The end of the corporate life cycle

Loderer, Claudio; Wälchli, Urs (25 January 2013). The end of the corporate life cycle (Unpublished). In: Association Francaise de Finance (AFFI) Meetings. Lyon. 28.-31. Mai 2013.

Text - Other
Available under License BORIS Standard License.

Download (199kB) | Preview

This paper asks how takeover and failure hazards change
as listed firms get older. The hypothesis is that they
increase because firms gradually run out of growth
opportunities. We find the opposite. Both takeover and
failure hazard drop significantly with age. The decline in
takeover hazard can be explained with Loderer, Stulz, and
Waelchli’s (2013) “buggy whip makers” hypothesis:
Because old firms are comparatively well-managed and
are affected by limited agency problems, on average, they
offer little value added potential to acquirers. Failure
hazard drops because to learning. The results are robust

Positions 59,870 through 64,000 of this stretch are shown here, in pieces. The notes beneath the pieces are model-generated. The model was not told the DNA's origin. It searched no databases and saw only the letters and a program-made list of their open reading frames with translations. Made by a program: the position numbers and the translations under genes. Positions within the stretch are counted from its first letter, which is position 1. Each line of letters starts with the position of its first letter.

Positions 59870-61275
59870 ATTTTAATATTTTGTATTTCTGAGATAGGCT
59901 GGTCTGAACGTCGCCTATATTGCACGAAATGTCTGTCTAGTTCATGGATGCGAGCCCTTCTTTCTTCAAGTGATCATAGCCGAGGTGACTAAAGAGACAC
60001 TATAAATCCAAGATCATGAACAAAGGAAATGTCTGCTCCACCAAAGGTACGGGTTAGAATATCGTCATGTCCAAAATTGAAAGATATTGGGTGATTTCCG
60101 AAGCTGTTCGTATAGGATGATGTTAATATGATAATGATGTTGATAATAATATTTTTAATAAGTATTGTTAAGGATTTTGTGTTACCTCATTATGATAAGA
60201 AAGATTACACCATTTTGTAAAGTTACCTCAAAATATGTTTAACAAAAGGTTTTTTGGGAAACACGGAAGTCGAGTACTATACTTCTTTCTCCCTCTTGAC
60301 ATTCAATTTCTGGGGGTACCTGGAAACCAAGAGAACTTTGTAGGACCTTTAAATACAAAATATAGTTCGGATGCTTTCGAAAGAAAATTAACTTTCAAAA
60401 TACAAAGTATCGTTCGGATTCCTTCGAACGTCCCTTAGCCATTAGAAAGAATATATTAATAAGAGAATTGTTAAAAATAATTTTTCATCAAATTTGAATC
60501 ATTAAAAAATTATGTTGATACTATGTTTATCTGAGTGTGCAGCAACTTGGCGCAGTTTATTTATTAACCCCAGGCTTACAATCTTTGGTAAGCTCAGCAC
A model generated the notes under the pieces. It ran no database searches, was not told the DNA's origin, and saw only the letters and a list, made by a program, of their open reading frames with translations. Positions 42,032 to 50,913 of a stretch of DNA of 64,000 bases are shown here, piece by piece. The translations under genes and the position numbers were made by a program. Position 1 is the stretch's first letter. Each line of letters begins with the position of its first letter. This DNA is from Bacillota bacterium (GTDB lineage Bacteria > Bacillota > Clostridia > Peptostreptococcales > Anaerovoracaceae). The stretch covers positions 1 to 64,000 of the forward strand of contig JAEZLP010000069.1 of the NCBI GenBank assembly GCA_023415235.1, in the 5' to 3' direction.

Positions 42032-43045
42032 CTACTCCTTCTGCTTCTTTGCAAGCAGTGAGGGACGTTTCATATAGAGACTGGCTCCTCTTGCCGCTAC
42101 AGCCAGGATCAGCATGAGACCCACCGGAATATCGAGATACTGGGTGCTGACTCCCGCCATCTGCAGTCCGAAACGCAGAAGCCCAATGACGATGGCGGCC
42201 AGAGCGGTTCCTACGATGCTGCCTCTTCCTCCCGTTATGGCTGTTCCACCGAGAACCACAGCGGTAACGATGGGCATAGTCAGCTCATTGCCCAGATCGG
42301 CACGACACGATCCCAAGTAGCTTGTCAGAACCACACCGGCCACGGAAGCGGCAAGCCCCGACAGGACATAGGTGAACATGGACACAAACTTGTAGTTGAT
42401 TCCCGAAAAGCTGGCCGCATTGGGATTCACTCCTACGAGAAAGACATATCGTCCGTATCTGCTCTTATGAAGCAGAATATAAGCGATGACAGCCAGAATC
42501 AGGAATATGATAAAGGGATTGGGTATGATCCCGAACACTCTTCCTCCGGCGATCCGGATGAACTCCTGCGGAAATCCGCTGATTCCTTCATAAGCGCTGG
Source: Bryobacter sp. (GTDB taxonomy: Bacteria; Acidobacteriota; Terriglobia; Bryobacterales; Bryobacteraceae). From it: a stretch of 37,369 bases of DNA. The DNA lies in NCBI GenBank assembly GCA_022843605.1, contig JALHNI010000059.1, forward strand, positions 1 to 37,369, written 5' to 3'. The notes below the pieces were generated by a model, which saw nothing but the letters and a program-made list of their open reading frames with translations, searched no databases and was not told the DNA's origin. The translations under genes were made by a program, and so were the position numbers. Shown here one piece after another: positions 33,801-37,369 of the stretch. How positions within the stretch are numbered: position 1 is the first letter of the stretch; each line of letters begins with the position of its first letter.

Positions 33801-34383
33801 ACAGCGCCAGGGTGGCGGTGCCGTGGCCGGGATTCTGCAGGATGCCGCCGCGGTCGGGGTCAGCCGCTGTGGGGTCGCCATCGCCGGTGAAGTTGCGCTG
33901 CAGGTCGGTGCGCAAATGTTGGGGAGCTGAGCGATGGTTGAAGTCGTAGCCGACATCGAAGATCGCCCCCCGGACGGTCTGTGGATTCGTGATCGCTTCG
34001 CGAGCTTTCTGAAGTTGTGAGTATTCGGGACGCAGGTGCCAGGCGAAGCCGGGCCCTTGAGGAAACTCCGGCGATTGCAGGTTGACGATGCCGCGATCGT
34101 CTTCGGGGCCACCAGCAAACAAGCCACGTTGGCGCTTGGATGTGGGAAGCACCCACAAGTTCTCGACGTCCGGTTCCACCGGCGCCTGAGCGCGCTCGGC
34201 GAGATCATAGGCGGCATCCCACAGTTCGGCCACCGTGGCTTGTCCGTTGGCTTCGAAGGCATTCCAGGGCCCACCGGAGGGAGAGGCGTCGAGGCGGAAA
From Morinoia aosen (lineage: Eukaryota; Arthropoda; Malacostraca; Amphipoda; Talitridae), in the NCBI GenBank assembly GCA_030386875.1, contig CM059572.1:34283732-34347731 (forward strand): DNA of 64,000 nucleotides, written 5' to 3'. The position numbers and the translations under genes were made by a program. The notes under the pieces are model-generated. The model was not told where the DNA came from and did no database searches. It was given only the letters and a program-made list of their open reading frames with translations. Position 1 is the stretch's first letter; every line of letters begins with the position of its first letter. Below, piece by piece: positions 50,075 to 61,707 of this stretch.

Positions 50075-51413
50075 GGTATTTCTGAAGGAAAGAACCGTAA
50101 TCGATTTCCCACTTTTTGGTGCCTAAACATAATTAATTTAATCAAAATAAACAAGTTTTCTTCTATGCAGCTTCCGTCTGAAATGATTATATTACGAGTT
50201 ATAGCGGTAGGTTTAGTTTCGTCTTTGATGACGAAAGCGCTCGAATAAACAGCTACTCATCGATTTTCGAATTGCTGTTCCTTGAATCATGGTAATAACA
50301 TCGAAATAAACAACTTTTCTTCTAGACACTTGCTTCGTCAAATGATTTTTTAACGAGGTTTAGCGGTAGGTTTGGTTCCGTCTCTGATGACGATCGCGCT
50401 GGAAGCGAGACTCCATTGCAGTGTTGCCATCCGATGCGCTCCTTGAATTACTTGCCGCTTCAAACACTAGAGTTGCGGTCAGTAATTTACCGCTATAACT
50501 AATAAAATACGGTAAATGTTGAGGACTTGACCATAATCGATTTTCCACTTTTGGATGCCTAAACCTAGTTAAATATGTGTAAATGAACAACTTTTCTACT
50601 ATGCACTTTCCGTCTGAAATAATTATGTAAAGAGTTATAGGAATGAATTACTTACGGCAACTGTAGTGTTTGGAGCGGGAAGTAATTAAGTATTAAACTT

to various alternative interpretations and cannot be
explained by unobserved heterogeneity. While hazards
decline with age, they do not go to zero. This explains
why, eventually, all listed firms disappear

Item Type:

Conference or Workshop Item (Paper)


03 Faculty of Business, Economics and Social Sciences > Department of Business Management > Institute of Financial Management

UniBE Contributor:

Loderer, Claudio and Wälchli, Urs


600 Technology > 650 Management & public relations
300 Social sciences, sociology & anthropology > 330 Economics




Urs Wälchli

Date Deposited:

03 Dec 2013 10:16

Last Modified:

20 Dec 2014 18:47

Uncontrolled Keywords:

firm age, industry age, takeovers, financial distress, creative destruction




Actions (login required)

Edit item Edit item
Provide Feedback